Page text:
Students with ACL injuries seek out on-campus trainers
September 18, 2015
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Cathedral Catholic High School student athletes are stopping by the weight lifting gym, seeking the trainers’ help and advice regarding their recoveries from the common anterior cruciate ligament injury, or ACL injury.
Many students have been affected by this injury, which can happen when a sudden force hits a person’s foot either when it is bent or straight. The injury is affecting many student athletes at CCHS and has prevented some students from participating in sports.
ACL injuries are so common that 1/1000 people are or have been affected by an ACL injury. According to University of California San Francisco Sports Medicine Department, 70 percent of ACL injuries are “non-contact,” meaning they are the combined result of erroneous mechanics and footwork.
Senior Cole Stafford, a Varsity soccer player, tore his ACL and has been unable to play soccer for six months.
“It’s really disappointing for me because I was hoping to play college soccer, and this [injury] has really set me back,” Stafford said. “I remember before I tore my ACL, my knee felt loose at practice. I sort of knew it was coming.”
Stafford receives therapy both in school and outside of school. All students are welcome to go into the trainers’ office and get professional help for faster recovery.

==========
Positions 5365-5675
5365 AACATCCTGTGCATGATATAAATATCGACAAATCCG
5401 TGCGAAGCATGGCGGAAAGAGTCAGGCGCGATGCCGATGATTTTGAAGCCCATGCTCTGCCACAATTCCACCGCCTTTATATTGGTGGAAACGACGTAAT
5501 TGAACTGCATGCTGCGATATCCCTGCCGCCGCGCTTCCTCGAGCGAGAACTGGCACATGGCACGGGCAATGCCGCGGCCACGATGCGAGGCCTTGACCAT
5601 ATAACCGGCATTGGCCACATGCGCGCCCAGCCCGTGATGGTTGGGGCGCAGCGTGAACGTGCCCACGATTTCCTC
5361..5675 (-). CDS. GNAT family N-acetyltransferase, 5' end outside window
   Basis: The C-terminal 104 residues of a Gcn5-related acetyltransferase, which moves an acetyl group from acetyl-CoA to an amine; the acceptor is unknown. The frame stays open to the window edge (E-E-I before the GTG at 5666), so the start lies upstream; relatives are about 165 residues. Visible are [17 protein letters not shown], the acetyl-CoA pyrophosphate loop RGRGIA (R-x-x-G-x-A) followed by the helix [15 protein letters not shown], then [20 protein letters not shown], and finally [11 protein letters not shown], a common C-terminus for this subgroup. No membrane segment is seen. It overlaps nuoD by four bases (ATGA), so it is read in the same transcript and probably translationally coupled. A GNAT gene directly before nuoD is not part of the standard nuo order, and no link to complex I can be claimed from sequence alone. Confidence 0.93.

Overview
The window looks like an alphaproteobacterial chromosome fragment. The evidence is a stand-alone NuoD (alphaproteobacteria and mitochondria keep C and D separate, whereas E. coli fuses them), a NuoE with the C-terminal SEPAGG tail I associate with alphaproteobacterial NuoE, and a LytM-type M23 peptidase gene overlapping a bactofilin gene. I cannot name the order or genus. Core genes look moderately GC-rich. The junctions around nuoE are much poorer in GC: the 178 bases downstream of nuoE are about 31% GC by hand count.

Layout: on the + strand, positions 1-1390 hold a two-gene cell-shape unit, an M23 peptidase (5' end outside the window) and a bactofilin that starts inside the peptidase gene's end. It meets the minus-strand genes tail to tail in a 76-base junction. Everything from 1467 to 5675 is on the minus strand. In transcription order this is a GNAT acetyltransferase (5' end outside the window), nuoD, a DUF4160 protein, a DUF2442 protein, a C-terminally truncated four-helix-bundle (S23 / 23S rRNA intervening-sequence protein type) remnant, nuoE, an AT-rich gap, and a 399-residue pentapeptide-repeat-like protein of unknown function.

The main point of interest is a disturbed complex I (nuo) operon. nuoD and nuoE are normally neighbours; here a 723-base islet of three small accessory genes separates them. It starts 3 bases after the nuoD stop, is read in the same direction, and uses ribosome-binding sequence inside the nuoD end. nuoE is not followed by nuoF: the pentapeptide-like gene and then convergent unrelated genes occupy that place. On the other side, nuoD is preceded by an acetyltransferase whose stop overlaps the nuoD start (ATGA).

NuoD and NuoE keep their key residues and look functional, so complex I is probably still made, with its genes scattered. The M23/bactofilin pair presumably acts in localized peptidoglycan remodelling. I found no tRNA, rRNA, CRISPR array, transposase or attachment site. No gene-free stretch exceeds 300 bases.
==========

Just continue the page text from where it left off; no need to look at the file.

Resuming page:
“The trainers are really helpful and friendly,” senior Chris Caulk, an injured football player, said. “I didn’t really know if I tore my ACL because the pain wasn’t significant. I know that if I take my therapy seriously, I will heal quickly. I’m just hoping that I can go back to sports soon.”
Since tearing an ACL is a common injury at high schools, Coach Mr. Jeremy Petitte stresses the importance of stretching before any athletic activity. His students always take around fifteen minutes to stretch and warm up.
“The problem is that kids don’t know how to move properly,” Mr. Petitte said. “They have to be taught how to move properly, run properly, and have good posture. All athletes must be taught to squat, lunge, jump, and land without knee and ankle collapse.”
Athletes in recovery should be sure to maintain a well-balanced, nutritional diet, and a sleep schedule that allows plenty of rest.
The trainers in the CCHS gym are ready to help students with any injuries. Students should go to the trainers with their questions, or contact Mr. Petitte at [email protected].